February 28, 2019
In the forward cabin, I removed the braces from the port ceiling support cleats, which stayed in place despite the challenges in their initial installation.
With lessons learned, I turned to the starboard side. Here, once I dry-fit the cleats and braces, I added some hot-glued support blocks here and there to help hold the cleats in place once I’d applied the adhesive during installation, since slippage of the cleats had been the biggest issue on the opposite side.
Now I applied the adhesive to the cleats and reinstalled them with their braces, with no drama nor difficulty this time.
Leaving the forward cabin alone for now while the starboard cleats had a chance to set up, I briefly sanded the various hole patches on the bulkhead paneling in the main cabin, galley, and head. I’d reassess all areas once I’d applied primer and refair any of the holes should it seem necessary then, but for now I called it good.
Behind the top corner of the starboard settee back, sometime earlier I’d removed an old, nasty, and ineffective support cleat. Now, I prepared a new hardwood cleat to help support this area, and installed it with adhesive and screws. Since I had the polyurethane right on hand I used it for the installation.
Down in the shop, I unclamped the edge banding I’d installed on the face panels of the new upper cabinets in the saloon, and trimmed the top and bottom flush and shaped as needed so I could test-fit once again. I’d left the solid cherry edge a bit wider than it needed to be so I could mark it exactly to the aft bulkhead and cut to the proper size, which I did now. Then, I rounded the outer edge and sanded the panels and edges smooth.
To secure the panels but allow for easy removal for electrical access and the like, I planned knurled hand fasteners and threaded inserts. To give me a place to install the inserts securely, I added teak cleats inside the opening, at the forward and after ends. I secured the forward cleats to the existing plywood cleats with screws, but at the aft end I glued and clamped the cleats in place to avoid fasteners through the cherry bulkhead.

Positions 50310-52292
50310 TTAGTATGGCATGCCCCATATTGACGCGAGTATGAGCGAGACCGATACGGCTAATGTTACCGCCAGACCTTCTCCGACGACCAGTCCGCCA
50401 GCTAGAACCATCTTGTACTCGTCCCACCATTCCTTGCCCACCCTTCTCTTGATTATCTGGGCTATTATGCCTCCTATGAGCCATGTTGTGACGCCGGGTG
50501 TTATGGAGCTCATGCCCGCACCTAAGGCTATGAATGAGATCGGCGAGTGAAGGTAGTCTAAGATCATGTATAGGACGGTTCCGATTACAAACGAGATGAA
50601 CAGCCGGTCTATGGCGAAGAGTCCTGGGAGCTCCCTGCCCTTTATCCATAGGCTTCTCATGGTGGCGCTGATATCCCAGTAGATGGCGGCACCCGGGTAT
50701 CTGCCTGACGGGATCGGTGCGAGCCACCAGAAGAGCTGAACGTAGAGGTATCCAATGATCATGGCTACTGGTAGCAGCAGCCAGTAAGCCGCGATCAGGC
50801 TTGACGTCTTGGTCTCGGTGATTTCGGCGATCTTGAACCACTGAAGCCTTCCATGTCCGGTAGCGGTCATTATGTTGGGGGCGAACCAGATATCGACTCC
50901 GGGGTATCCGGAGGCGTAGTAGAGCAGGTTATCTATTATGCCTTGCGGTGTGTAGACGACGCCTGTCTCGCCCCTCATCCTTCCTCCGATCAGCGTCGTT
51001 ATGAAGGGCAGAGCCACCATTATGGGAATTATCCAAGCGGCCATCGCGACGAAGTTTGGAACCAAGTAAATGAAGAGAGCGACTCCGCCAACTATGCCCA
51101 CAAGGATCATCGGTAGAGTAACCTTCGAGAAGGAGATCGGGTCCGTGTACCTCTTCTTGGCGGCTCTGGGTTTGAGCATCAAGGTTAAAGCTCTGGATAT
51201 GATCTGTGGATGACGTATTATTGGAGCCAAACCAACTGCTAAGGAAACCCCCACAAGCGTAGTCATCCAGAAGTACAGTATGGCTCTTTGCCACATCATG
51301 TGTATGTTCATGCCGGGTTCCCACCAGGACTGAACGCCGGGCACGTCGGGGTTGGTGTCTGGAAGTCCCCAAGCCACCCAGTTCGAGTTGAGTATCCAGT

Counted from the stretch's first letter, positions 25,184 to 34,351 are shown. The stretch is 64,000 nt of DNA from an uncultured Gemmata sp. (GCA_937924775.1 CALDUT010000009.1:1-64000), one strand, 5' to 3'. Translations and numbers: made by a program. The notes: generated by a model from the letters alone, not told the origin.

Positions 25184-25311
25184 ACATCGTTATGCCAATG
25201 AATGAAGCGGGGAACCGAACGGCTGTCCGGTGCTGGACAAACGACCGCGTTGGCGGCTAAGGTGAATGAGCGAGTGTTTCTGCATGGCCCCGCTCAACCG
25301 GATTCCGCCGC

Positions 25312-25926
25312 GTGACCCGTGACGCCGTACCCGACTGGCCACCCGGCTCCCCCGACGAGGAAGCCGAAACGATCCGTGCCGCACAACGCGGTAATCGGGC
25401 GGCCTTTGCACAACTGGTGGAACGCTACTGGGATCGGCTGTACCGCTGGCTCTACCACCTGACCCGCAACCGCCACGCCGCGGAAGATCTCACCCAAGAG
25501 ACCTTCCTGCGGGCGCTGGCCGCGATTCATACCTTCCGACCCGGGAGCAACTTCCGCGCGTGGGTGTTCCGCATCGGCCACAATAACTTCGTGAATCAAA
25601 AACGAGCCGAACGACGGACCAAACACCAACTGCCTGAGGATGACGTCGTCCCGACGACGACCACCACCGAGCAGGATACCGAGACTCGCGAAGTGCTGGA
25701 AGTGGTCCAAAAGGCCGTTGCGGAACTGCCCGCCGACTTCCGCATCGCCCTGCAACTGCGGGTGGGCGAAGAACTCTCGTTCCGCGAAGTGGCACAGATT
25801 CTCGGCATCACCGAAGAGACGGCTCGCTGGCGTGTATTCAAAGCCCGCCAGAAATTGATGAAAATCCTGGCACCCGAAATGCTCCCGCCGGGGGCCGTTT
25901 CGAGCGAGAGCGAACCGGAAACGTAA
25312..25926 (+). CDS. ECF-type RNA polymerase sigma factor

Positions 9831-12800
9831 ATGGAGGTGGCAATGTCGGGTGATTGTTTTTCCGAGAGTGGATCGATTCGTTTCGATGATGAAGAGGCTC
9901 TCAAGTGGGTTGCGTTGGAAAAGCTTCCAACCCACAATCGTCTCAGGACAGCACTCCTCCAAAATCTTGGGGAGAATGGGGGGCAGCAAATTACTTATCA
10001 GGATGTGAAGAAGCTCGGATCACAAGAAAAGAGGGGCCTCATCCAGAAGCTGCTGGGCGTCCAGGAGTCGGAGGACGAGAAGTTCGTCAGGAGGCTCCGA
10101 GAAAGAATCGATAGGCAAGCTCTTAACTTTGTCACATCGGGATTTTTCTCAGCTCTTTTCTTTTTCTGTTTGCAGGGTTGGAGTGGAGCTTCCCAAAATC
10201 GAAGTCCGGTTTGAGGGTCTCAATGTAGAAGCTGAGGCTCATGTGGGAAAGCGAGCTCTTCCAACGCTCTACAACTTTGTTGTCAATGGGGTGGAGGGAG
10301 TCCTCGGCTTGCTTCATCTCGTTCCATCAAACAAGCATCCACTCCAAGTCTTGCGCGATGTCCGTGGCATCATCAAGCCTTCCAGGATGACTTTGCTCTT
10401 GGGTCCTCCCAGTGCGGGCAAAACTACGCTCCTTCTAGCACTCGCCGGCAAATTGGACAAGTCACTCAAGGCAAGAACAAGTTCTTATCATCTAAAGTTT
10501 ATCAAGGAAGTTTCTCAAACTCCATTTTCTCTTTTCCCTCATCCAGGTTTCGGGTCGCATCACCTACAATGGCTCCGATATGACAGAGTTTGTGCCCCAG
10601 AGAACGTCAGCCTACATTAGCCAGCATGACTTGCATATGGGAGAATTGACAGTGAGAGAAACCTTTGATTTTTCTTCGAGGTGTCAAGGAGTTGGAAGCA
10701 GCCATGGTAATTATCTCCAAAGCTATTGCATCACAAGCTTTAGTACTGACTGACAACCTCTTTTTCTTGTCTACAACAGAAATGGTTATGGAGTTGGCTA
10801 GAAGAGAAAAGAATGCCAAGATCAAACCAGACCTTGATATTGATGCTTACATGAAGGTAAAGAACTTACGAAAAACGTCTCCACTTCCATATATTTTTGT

While I had the glue out, I installed cherry bungs in the fastener holes that secured the after sides of the lockers.
By early afternoon, I was ready for some more work in the forward cabin. On the port side, I added epoxy fillets to the new cleats, not only adding additional strength to the installation but also easing the transition to the hull for easier fiberglassing later.
The adhesive to starboard wasn’t fully cured enough to allow removal of the braces and blocks, but I felt I could work around the area a bit, so I added fillets in all the available spaces, working around the little glue blocks for now. This meant that next time, I’d be able to simply fill in the missing areas and continue with fiberglassing along with the port side, getting me caught back up with where I wanted to be on this installation.